The resilience of operational technology (OT) has changed in the wake of the pandemic, and the stakes are higher today than before. Automation, powered by intelligent devices and robots, has caused some of the most significant disruptions. However, the rapid growth and proliferation of automation and smart devices also increase the attack surface and introduce new vulnerabilities. Faced with this shift, organizations need to invest in IT/OT security integration to protect connected industrial devices from attacks.
The pandemic has forced manufacturers and supply chain providers to make rapid, often drastic, changes to their operations. In many cases, these adjustments accelerated digital transformations that were already planned or ongoing. In other cases, some of the changes are temporary.
Organizations are adapting to a new work landscape that includes ongoing supply chain challenges and skill shortages across many sectors and positions. Most of the operational changes spurred by the pandemic will remain in place. It also means that active technology (OT) resilience has changed – and that the stakes are higher than before the pandemic.
Automation, powered by intelligent devices and robots, has driven some of the most significant disruptions. Some industrial companies were already at the forefront of automation before March 2020. During the pandemic, more industries and sectors adopted automation.
Increasing Threats To OT Environments Require New Cybersecurity Strategies
The rapid growth and proliferation of automation and intelligent devices increase the attack surface and introduce new vulnerabilities. In the face of this shift, companies must simultaneously invest in IT/OT security integration to protect connected industrial devices from attacks.
For example, attackers penetrating an OT network might be able to exfiltrate operational data and intellectual property. These attacks can lead to costly remediation efforts, compliance penalties, and reputational damage. Attackers may be able to take control of assets and change how they work or shut them down. Any of these actions can damage assets, putting employees and the public at risk.
Ransomware attacks are the number one security concern for many manufacturers right now. Criminal and government-sponsored groups have been targeting manufacturing and critical infrastructure for years, and this trend has only intensified during the pandemic.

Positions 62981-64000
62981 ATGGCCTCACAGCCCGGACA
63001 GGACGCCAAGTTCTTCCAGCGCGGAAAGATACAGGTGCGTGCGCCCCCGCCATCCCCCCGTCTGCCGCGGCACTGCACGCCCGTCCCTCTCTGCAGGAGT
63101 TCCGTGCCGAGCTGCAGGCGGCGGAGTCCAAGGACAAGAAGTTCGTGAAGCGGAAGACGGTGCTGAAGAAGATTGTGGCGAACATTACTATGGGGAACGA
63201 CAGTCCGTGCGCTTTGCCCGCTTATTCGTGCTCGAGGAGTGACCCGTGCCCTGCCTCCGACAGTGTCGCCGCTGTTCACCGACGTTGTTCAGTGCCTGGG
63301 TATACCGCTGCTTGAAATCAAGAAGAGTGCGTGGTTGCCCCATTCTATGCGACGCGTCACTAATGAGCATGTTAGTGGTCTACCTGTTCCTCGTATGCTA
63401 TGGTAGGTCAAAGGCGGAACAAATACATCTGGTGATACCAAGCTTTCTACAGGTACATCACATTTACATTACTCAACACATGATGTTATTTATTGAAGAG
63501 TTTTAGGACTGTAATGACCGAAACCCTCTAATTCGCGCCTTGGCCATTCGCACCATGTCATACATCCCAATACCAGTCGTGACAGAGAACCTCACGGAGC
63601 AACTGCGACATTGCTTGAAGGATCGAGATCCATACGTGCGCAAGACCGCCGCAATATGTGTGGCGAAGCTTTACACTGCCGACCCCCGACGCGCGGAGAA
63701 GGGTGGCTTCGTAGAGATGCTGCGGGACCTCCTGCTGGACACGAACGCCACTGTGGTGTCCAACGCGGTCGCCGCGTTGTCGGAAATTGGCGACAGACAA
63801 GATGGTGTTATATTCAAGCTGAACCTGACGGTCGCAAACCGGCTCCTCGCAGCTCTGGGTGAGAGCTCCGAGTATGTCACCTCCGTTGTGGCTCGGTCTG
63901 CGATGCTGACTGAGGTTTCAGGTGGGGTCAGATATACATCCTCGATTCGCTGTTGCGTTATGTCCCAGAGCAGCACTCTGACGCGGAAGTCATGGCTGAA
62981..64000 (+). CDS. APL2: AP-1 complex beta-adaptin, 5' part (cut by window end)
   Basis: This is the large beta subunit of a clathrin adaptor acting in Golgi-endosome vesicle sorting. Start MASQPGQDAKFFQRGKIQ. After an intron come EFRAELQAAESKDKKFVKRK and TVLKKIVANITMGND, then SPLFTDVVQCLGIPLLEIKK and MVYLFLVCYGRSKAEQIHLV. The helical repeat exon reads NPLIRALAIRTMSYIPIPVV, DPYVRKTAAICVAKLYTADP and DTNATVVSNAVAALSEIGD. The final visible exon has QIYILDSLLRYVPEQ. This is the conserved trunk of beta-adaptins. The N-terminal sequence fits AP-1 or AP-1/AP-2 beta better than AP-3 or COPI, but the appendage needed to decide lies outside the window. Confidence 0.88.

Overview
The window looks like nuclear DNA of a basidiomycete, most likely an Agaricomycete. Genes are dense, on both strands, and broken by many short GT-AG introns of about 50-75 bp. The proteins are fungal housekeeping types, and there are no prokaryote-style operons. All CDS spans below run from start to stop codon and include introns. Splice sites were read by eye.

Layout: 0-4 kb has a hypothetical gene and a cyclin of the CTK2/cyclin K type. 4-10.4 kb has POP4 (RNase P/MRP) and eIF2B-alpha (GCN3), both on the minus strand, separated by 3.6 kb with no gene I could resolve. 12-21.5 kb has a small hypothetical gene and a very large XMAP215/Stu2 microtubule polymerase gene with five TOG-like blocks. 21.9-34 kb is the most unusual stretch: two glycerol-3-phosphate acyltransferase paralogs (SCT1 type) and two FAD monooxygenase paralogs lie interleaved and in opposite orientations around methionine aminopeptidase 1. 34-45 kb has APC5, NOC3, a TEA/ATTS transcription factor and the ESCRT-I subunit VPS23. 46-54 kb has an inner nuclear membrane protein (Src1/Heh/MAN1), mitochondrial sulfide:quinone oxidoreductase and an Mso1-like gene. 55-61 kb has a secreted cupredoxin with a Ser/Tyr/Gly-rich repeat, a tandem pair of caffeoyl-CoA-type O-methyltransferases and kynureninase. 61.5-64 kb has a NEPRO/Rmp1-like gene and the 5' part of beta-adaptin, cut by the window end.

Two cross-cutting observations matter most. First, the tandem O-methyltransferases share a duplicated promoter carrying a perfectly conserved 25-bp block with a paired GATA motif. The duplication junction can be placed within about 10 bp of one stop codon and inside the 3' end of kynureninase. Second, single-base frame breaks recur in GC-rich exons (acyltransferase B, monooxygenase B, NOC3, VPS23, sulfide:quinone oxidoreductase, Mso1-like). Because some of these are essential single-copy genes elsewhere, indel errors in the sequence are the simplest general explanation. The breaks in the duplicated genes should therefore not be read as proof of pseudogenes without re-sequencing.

Ransomware attacks have particularly hard hit the manufacturing industry, but no sector has been immune to the attacks. Because of this threat landscape, organizations are starting to either add new automation technologies to existing OT systems or start using OT systems from scratch. To protect their operations, organizations need to rethink their approach to protecting against operational downtime. That includes the way they value and monitor OT assets.
Asset Valuation Challenges And Solutions
If assessing and monitoring OT assets were that easy, it would already be widespread across all industries. However, the challenge is that OT and IoT devices do not function the same way as most IT devices. The security tools that protect IT networks, such as agents, can crash OT and IoT devices and lead to various operational challenges.
As a result, the only choice seems to be between efficient operations and proper security practices. These same security practices are critical to maintaining operations. Businesses need to identify every asset in their environment, know its physical location, see what software it’s running, and record its connections to other devices.
Additionally, it is essential to maintain this real-time visibility to identify device software, communications, and functionality issues before unusual device behavior can lead to a more significant incident. Identifying OT and similar devices without downtime or disrupting operations is necessary for a resilient OT environment.
A Robust Strategy For OT And IT Asset Management
To completely secure the company network, every asset in the environment must be recognized and monitored. This applies to the assets’ connections, network positions, and segmentation. This makes it possible to see which communication occurs between the support when the individual assets communicate with each other and whether they encrypt sensitive data during transmission. This transparency makes it possible to quickly determine when deviations from the norm arise and, for example, whether a new asset from outside the network is connecting to the facility’s wireless cameras.
Identifying the physical location of each asset is essential to ensure OT resiliency. This can locate unauthorized purchases in the environment for quick blocking and removal. Devices can also be physically removed or blocklisted quickly.
Resilience to external or internal attacks is increased by scanning assets for new vulnerabilities and cyber threats as they emerge. This helps the security team prioritize threat response based on risk level and allows them to automate device patches and updates. Also, logs of all device activity over time should always be maintained for forensics and compliance. Security management is also made easier by monitoring network changes to ensure temporary adjustments to firewall permissions and segmentation do not persist when they are no longer needed. Of particular importance in OT is also the protection of the programmable logic controllers (PLC),
Operational Resiliency Starts With Device Visibility
In today’s highly complex IT/OT environments, operational resiliency requires a comprehensive approach to device security. This starts with transparency and a complete view of each asset, as well as the security status and risks of the environment. IT security teams should leverage any resources available to quickly resolve security issues to prevent attacks and keep operations safe and efficient.
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